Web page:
Paul Cottle wrote on his blog about an ABC news report focused on a push to reduce dissections in schools, replacing them with virtual dissections. There is a Florida connection here. A company is working hard to get its particular dissection program into schools and hooked at least one Florida school district.
Animal-rights groups aside, the company says school systems from all over North America are signing up for its software. The Miami-Dade school system in Florida, it said, has contracted for software for all 85 of its middle schools and high schools.
Now, don’t get me wrong. Virtual dissection programs are a valuable tool in the classroom. Here in Florida students have the option of not doing a dissection and instead doing another activity. Virtual dissections fit that bill nicely. But completely replacing all real dissections is a bad thing.
The ABC story is grossly slanted in favor of the virtual stuff. There is no voice in the story defending real dissections. This is as close as it comes:
“Sure, some kids like the wet lab because they like to mash the frogs’ brains,” said Tracie Treahy of Digital Frog. “Others don’t like it because there’s a kid behind them with a scalpel.”
That’s one heck of an inflammatory quote. I had the good fortune to serve my student teaching internship during the biology classes’ fetal pig dissection week. Not one of the more than 60 kids wanted to mash brains. There were some disinterested students, but even the ones who were initially squeamish couldn’t help but participate as time went on. The students liked the experience because it was engaging and active and interesting!
I’ve experienced a couple of different virtual dissections. Even the best of the virtual can’t come close to the real experience. You miss the feel, the weight, the texture and the opportunity to freely explore and discover and experience. In the virtual dissections you are directed along through steps you can’t really deviate from, and everything is essentially handed to you. But in the real thing, you oftentimes have to put real thought and effort into finding organs that are tucked away in difficult to reach spots. You can explore from all angles and really see how everything is connected, and also see how it isn’t all clean and simple.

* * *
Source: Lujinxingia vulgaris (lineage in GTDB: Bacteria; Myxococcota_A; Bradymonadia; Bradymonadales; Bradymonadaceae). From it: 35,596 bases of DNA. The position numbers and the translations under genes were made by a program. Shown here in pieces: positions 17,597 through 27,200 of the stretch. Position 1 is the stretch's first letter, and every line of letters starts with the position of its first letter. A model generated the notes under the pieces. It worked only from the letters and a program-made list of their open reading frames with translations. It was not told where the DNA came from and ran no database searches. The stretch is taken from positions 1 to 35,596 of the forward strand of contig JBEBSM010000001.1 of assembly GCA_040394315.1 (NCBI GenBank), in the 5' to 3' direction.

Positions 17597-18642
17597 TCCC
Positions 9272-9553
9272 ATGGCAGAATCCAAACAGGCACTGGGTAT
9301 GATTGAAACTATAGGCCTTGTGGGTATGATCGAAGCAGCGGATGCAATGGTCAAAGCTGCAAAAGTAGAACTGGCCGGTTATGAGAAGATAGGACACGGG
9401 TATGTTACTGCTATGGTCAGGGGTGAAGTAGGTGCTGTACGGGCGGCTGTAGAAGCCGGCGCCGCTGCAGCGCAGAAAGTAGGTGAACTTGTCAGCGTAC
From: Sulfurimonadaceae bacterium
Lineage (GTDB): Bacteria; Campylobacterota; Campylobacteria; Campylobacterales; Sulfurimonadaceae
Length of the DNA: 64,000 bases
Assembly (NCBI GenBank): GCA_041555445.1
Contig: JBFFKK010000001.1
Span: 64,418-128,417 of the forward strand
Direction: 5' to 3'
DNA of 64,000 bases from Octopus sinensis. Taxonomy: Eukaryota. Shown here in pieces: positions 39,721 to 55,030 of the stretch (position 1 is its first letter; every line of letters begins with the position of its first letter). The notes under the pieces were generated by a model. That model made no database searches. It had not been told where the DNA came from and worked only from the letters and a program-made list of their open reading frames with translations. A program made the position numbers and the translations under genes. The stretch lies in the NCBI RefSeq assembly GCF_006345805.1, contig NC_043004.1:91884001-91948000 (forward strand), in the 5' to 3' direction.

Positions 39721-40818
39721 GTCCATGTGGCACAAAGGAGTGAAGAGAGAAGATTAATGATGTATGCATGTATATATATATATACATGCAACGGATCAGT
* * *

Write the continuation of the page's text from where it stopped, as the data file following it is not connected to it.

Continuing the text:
The bottom line is effort. You can either be guided along through a thoughtless process of clicking the mouse, or you can actually turn on the brain and explore. We had students who wanted to see things that weren’t on our “scheduled tour” and we let them go for it. Wow, that pig skull is hard to crack open, which isn’t something you would know from a computer simulation.
Virtual stuff is fine as an alternative for students who don’t want to do the dissections. But the two students who elected to use the computer during my time in the classroom were clearly nowhere near as engaged!
One element of the story I really don’t understand is the cost issue. The pigs in my school were paid for with student lab fees. So, I don’t know how eliminating real dissections would save the school any money. I also don’t know what that story is referring to when it says schools have to hire a company to capture live frogs, keep the frogs until dissection time, and then kill them. Where in the world does that happen? In my school, the fetal pigs were ordered from a company that shipped the preserved specimens.
Finally, the part of the story that really got me steamed was:
Most of the 2,600 students taking science courses this year will never go into the life sciences, he [Kevin Stipp] said; for those who do, they’ll get other chances to do dissections in college.
What in the world?!?!?! By that logic, let’s not give students instruments in band because most of them won’t go on to music careers. Let’s not use chemicals in chemistry class because hardly any students will go on to be chemists. What an inane comment! School is where students get to experience this stuff so that they can form opinions that inform their future choices.
Unfortunately, it looks like dissections overall are fading in importance. I remember doing several dissections back in my high school days. Now only one dissection is done in the basic biology courses in my internship school, and the teacher really has to be creative in justifying its inclusion in the course. It’s a sad state of affairs.